The 5.4-million-acre Chugach National Forest in southcentral Alaska, America’s most northerly national forest, is currently revising its outdated 2002 Land Management Plan. Covering an area the size of New Hampshire, stretching from the snowy peaks of Prince William Sound to the Kenai Peninsula, the Chugach features spectacular coastal mountains with some of the best and wildest backcountry terrain in the world. (See below for video and image gallery from our ambassador Luc Mehl!)
The Chugach released a draft forest plan on August 30, 2019. This kicked off a 60-day objection period which ended on October 29. The 2019 plan (draft forest plan) maintains current winter travel management on the Kenai Peninsula. The Kenai Winter Access Plan was hammered out in 2007 and continues to work well for both motorized and non-motorized winter recreationists, and we are fine with the Forest Service choosing to maintain the status quo in this regard. However, we feel strongly that other aspects of forest management are in need of an update, and we’re concerned that the 2019 plan may be a missed opportunity.
Of highest concern for us is how the Chugach proposes to manage the 1.9 million acre Nellie Juan-College Fjord Wilderness Study Area (WSA), located in the Prince William Sound. The WSA was created in 1980 by the Alaska National Interest Lands Conservation Act (ANILCA). This truly wild and roadless landscape also includes the highest concentration of tidewater glaciers in North America, and we believe it deserves the highest level of permanent protection in the new forest plan. Unfortunately, despite strong public support for additional protections for the WSA, the 2019 plan fails to recommend additional areas within the WSA for Wilderness beyond what was recommended in 2002, and it waters down or eliminates important management tools that are necessary for protecting the Wilderness character of the WSA and its potential for inclusion in the National Wilderness Preservation System.
The 2019 plan also fails to to provide sufficient direction for managing for sustainable recreation, as required by the Forest Service’s planning regulations. Currently the plan includes a variety of inspirational “desired conditions” but it doesn’t include direction that will help land managers reach those desired conditions. In our objection letter we provide the Forest Service with suggestions for improving their sustainable recreation management and push for greater protection of the WSA.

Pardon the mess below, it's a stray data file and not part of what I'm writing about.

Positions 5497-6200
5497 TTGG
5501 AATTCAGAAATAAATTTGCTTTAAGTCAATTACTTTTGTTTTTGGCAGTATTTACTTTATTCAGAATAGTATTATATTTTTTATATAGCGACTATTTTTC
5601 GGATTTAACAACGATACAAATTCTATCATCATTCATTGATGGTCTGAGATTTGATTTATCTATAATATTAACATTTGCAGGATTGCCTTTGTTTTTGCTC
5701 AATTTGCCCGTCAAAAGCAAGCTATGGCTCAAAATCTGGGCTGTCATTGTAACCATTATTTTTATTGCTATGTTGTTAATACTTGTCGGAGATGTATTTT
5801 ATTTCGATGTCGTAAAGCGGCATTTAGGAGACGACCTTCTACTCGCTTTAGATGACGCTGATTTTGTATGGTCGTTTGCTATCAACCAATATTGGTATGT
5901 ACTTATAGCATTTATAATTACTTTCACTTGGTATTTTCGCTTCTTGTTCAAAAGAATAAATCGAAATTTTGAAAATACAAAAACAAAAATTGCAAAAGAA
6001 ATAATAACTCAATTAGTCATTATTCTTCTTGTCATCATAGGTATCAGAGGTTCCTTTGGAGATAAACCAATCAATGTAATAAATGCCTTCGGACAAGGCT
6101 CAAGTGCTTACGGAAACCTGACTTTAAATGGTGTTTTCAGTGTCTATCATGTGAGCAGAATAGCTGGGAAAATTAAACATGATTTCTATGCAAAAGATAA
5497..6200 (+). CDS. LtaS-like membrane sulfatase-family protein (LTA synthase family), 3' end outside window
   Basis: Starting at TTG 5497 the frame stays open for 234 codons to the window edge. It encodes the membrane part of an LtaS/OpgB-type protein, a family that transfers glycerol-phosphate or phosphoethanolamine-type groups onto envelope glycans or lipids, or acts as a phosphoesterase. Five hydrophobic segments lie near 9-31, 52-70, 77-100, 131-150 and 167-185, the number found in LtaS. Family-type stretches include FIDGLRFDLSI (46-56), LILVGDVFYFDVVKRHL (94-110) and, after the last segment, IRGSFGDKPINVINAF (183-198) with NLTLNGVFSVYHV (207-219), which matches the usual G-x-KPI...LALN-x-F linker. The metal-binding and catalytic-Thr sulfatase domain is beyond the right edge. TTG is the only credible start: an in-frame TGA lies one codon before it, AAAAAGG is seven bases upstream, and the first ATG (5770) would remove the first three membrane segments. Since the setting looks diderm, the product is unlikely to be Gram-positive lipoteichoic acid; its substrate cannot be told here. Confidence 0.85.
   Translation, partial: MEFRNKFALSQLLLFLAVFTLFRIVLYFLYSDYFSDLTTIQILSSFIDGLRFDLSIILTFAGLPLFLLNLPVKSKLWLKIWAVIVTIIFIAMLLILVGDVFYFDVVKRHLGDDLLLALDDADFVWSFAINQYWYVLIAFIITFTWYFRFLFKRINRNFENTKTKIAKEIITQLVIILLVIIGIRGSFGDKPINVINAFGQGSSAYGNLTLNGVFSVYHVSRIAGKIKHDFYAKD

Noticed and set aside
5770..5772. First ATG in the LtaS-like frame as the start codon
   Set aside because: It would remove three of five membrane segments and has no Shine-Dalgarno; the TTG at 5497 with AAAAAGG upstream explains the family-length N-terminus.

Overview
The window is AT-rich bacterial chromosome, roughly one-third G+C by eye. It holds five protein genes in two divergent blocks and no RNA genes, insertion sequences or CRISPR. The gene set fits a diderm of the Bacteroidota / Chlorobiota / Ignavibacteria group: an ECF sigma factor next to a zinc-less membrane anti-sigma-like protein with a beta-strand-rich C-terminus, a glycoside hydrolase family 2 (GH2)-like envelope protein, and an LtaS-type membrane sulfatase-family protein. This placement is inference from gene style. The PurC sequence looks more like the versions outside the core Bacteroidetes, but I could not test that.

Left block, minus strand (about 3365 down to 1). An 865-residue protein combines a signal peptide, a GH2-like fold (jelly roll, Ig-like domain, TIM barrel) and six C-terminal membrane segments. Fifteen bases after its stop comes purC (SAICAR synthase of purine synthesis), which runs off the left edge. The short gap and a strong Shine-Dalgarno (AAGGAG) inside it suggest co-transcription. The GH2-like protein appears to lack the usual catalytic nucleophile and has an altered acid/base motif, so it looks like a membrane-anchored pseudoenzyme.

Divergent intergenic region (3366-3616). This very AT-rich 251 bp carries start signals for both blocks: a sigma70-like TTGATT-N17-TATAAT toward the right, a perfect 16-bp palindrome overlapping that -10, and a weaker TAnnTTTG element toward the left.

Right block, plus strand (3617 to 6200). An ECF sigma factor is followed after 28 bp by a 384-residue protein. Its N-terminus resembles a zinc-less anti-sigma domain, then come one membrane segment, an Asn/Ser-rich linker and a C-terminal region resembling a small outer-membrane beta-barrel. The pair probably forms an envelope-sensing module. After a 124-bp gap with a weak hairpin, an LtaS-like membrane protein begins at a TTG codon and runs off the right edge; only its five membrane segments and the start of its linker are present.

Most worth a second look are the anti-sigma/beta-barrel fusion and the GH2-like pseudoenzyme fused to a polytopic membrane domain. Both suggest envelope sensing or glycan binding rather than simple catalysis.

Once the Forest Service has reviewed and responded to all of the objections they received they will publish a final Forest Plan. We expect to see the final plan in 2020 or early 2021.
Winter travel planning is staying hot through the summer, Utah Senator Mike Lee has a bucket o' bad ideas about what to do with public lands, and we're gathering data to key in on the local economic impact of human-powered snowsports.
The Forest Service is currently in the early stages of planning for how it will manage the Custer Gallatin National Forest for the next 20-30 years.The Custer Gallatin stretches across 400 miles – from West Yellowstone, MT to Camp Crook, SD – and encompasses 9 different mountain ranges, including the highest peaks in Montana. The forest offers every kind of skiing imaginable and it’s home to some of the finest ice climbing in the country.
https://winterwildlands.org/wwa/wp-content/uploads/2018/02/CGNF2.jpg468960Hilary Eisenhttps://winterwildlands.org/wwa/wp-content/uploads/2019/11/WWA_Logo_OrangeBlue-300x89.pngHilary Eisen2018-02-06 13:43:342018-03-12 19:04:23Comment Now on the Custer Gallatin Forest Plan Revision